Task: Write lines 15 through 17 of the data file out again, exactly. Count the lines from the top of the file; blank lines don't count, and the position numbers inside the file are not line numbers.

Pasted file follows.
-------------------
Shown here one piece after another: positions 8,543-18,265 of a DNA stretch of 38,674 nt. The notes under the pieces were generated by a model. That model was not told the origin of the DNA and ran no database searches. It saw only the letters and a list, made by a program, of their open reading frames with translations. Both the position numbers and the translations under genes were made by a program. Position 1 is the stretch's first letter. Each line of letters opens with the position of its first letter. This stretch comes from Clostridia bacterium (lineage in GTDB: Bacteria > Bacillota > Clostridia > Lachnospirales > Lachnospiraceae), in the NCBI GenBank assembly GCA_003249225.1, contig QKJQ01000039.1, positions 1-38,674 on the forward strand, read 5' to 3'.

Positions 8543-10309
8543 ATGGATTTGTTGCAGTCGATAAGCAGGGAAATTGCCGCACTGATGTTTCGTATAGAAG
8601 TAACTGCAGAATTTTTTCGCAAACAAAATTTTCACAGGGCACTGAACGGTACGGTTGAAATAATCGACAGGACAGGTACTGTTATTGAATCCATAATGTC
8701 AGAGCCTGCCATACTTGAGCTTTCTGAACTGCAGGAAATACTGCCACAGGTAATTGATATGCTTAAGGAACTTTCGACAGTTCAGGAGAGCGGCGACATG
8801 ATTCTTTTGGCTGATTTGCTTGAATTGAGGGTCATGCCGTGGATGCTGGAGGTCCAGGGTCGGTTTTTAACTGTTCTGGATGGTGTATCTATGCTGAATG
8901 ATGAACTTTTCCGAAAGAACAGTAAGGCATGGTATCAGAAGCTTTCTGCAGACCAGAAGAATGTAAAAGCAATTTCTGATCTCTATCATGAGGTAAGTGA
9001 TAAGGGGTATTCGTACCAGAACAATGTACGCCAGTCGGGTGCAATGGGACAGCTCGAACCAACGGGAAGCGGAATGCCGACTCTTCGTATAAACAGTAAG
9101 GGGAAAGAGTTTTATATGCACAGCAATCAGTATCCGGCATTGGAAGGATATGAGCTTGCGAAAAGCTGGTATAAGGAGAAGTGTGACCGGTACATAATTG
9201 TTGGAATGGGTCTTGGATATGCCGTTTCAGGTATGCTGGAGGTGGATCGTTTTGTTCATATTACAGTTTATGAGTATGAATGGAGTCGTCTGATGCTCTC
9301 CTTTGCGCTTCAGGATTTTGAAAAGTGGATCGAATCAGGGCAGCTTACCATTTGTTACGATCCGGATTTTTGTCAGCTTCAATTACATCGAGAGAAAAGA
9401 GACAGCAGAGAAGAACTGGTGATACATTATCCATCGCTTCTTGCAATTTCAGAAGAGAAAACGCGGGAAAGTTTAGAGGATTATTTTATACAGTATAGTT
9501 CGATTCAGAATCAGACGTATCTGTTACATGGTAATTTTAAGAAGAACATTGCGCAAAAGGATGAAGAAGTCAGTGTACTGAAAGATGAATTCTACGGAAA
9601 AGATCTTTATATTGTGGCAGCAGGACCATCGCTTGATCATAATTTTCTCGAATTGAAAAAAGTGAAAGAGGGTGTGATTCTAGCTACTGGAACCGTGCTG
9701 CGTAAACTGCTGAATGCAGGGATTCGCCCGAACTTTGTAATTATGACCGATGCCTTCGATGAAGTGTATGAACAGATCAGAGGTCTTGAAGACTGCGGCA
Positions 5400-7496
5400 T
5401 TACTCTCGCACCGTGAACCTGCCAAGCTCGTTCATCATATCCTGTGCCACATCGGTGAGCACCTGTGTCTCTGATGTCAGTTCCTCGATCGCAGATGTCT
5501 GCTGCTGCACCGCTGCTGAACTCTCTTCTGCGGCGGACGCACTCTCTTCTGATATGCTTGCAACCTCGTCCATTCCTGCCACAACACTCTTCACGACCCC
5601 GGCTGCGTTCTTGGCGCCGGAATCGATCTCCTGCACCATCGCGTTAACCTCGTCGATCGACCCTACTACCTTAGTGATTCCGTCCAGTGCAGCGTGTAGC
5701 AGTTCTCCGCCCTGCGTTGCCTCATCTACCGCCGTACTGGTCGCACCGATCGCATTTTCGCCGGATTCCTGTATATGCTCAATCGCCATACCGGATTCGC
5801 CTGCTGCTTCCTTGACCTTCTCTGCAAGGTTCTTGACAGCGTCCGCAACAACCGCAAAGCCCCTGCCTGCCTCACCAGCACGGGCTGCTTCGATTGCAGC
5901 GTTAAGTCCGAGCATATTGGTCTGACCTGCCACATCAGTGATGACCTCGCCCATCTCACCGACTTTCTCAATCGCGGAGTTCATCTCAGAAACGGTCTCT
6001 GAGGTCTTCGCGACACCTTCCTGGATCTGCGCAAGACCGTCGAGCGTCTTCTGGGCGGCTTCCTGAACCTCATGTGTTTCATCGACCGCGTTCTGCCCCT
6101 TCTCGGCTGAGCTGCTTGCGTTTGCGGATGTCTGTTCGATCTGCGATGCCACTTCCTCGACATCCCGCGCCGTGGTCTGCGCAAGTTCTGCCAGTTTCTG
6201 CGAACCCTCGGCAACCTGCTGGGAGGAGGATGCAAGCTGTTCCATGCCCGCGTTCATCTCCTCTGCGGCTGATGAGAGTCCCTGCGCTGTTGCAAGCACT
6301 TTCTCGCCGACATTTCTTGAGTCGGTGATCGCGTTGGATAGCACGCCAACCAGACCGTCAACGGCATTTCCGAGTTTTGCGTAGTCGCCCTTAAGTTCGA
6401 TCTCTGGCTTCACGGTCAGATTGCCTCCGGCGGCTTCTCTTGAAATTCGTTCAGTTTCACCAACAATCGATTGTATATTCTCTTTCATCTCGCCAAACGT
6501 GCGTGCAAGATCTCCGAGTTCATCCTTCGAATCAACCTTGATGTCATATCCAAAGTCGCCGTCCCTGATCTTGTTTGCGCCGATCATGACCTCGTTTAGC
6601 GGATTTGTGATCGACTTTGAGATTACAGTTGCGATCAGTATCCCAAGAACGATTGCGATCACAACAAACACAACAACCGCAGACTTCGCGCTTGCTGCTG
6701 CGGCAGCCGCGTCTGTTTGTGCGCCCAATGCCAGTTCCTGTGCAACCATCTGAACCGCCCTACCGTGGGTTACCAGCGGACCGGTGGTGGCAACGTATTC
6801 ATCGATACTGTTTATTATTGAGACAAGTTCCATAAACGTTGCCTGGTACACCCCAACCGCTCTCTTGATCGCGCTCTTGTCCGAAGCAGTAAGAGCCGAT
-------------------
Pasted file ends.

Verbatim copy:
9701 CGTAAACTGCTGAATGCAGGGATTCGCCCGAACTTTGTAATTATGACCGATGCCTTCGATGAAGTGTATGAACAGATCAGAGGTCTTGAAGACTGCGGCA
Positions 5400-7496
5400 T